5G in Ireland

Why is 5G being deployed in Ireland and throughout Europe? 

As part of the 5G Action Plan for Europe, issued by the European Commission in 2016, Ireland and other European member states have made radiofrequency (RF) spectrum available for 5G in order to facilitate the deployment of this technology. 

Since 2019, several mobile operators have started rolling out 5G networks throughout Ireland. As of October 2020, there are 5G networks available in the major Irish cities and towns (Dublin, Cork, Galway, Wexford, Waterford). 

Millimetre Waves (mmWaves)

Radiofrequency (RF) fields with frequencies between 30-300 gigahertz (GHz) are also referred to as millimetre waves (mmWaves), given their short wavelength. This term is also sometimes used to refer to the 26 GHz frequency band which is planned to be used for 5G services.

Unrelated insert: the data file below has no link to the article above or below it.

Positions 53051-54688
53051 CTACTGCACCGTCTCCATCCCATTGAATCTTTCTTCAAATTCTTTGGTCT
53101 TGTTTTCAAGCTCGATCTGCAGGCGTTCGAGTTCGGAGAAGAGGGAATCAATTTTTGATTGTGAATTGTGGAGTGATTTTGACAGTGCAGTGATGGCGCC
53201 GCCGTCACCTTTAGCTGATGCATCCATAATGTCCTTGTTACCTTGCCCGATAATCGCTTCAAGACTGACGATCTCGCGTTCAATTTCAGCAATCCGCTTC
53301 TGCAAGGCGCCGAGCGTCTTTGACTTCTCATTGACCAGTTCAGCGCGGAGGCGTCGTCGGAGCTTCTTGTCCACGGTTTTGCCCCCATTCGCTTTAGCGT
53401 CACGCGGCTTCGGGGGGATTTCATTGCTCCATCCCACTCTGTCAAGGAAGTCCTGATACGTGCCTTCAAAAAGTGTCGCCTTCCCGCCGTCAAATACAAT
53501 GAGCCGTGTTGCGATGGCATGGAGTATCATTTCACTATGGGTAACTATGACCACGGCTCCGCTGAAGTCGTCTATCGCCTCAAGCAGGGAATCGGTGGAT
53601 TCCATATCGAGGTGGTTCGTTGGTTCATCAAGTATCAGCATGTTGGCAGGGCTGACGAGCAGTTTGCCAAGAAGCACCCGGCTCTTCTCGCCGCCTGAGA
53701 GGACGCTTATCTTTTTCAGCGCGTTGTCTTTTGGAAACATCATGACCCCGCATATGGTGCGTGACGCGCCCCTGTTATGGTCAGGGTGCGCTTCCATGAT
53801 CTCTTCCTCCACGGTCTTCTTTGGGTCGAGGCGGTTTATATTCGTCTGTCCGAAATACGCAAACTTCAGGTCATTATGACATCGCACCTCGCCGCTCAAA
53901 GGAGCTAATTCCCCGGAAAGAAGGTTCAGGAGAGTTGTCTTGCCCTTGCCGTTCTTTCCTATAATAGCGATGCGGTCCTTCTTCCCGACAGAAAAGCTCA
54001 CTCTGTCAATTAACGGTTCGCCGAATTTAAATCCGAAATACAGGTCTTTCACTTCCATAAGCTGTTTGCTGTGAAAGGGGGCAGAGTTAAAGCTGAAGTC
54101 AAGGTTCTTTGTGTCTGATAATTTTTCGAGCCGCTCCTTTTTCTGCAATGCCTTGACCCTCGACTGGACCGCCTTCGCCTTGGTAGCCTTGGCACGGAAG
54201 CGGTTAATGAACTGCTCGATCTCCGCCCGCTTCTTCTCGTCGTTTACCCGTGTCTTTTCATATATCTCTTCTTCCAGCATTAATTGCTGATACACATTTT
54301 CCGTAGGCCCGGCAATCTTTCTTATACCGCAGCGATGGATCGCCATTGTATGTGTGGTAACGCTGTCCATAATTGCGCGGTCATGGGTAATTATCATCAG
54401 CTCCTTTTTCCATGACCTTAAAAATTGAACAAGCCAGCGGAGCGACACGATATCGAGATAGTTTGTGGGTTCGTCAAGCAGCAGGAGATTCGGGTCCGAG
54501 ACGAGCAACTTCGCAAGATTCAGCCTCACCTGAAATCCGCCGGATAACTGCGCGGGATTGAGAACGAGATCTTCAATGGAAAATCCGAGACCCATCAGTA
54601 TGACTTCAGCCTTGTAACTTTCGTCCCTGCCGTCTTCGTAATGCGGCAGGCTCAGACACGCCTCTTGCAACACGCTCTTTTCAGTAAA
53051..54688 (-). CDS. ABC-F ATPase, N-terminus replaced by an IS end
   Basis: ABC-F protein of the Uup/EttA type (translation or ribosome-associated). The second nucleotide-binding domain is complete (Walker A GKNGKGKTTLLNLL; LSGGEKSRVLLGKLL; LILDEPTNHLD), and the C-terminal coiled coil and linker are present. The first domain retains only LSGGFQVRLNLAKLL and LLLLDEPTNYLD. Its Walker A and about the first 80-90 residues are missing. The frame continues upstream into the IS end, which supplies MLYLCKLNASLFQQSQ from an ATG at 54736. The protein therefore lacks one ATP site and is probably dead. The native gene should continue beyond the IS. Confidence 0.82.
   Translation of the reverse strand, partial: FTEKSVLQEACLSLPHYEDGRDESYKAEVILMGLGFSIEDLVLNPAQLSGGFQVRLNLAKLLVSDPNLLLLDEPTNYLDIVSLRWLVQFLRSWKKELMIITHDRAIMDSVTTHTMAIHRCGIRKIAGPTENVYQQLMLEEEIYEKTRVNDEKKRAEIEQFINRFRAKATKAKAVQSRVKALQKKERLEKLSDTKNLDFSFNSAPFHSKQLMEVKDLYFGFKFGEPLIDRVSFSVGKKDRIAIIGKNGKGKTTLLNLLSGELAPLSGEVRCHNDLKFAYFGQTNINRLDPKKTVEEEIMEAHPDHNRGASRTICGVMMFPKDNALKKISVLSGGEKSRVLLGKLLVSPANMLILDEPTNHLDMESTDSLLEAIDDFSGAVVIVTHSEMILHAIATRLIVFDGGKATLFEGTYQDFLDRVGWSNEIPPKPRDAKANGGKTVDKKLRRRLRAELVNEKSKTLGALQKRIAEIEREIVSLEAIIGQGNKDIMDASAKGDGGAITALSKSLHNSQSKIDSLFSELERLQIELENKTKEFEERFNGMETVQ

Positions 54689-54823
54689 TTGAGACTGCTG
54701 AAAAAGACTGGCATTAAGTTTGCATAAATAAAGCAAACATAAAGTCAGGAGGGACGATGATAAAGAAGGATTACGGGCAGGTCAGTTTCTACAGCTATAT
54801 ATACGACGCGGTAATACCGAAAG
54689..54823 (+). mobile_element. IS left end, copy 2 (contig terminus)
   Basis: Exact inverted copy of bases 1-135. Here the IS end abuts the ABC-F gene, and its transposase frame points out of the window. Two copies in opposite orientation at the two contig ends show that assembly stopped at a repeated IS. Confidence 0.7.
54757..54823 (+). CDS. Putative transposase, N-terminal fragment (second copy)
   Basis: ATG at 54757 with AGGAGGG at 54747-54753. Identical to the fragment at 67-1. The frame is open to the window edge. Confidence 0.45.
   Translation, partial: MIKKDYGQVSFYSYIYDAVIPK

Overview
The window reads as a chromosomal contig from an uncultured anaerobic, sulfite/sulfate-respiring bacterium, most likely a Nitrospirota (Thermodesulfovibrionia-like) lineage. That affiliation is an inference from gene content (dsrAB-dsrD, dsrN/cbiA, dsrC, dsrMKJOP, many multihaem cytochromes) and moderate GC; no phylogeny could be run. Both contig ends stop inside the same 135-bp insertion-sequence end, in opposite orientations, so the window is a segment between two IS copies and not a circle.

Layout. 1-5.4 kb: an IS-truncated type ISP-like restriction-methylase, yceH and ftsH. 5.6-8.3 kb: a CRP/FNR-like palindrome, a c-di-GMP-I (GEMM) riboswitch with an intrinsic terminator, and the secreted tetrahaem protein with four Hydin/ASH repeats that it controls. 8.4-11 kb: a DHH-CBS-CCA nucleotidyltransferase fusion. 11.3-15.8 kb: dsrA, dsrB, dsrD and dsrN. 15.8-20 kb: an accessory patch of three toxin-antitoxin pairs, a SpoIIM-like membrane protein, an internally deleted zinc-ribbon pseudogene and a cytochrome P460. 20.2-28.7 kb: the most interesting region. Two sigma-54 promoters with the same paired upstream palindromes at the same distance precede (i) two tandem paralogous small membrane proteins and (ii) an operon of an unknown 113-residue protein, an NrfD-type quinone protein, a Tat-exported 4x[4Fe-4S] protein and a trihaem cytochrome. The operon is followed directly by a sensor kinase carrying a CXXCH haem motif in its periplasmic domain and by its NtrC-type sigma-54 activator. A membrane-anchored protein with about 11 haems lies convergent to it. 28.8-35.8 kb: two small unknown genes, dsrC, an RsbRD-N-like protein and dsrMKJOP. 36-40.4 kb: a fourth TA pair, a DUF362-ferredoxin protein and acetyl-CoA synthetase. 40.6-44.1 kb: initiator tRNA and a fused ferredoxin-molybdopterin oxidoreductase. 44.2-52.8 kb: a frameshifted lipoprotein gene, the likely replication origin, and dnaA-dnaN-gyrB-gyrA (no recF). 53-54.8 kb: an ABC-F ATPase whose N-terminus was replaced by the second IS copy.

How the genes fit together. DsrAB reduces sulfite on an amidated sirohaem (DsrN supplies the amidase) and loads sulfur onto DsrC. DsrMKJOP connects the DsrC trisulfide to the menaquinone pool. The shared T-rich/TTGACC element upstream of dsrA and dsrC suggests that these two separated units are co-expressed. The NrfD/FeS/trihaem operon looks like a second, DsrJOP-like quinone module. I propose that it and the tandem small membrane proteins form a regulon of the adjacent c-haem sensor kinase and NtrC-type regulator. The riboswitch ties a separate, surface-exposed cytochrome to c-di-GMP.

The roll-out of 5G in Ireland has begun by using the frequencies in the lower RF bands (first 3.6 GHz and later 700 MHz). It is envisaged that the 26 GHz band and higher frequencies may be used in the future.  

The mmWaves part of the spectrum is 10 to 100 times higher than the frequencies currently used by mobile communication networks, usually of up to a few GHz. The use of these higher frequencies has given rise to public concerns.  However, the use of these higher frequencies is not new. Similar frequencies have been used for radars, point-to-point microwave links, airport security scanners and other applications for years. 

What frequency bands have been allocated for 5G?

The RF spectrum is a natural resource managed in Ireland by the Commission for Communications Regulation (ComReg). ComReg, in accordance with EU policy, has specified three RF bands for the use of 5G: 

700 MHz/3.6 MHz:

Use of these RF bands is not new. The 3.6 GHz band is similar to the frequencies currently being used for 4G while 700 MHz was previously used for analogue TV broadcasting.

26 GHz:

This higher frequency band is not currently used for 5G in Ireland and is not expected to be deployed for several years. When it is deployed, it is expected to be used mostly in urban areas. The useful range at this frequency is short (a few hundred meters) so using it in rural areas is not likely to be practical.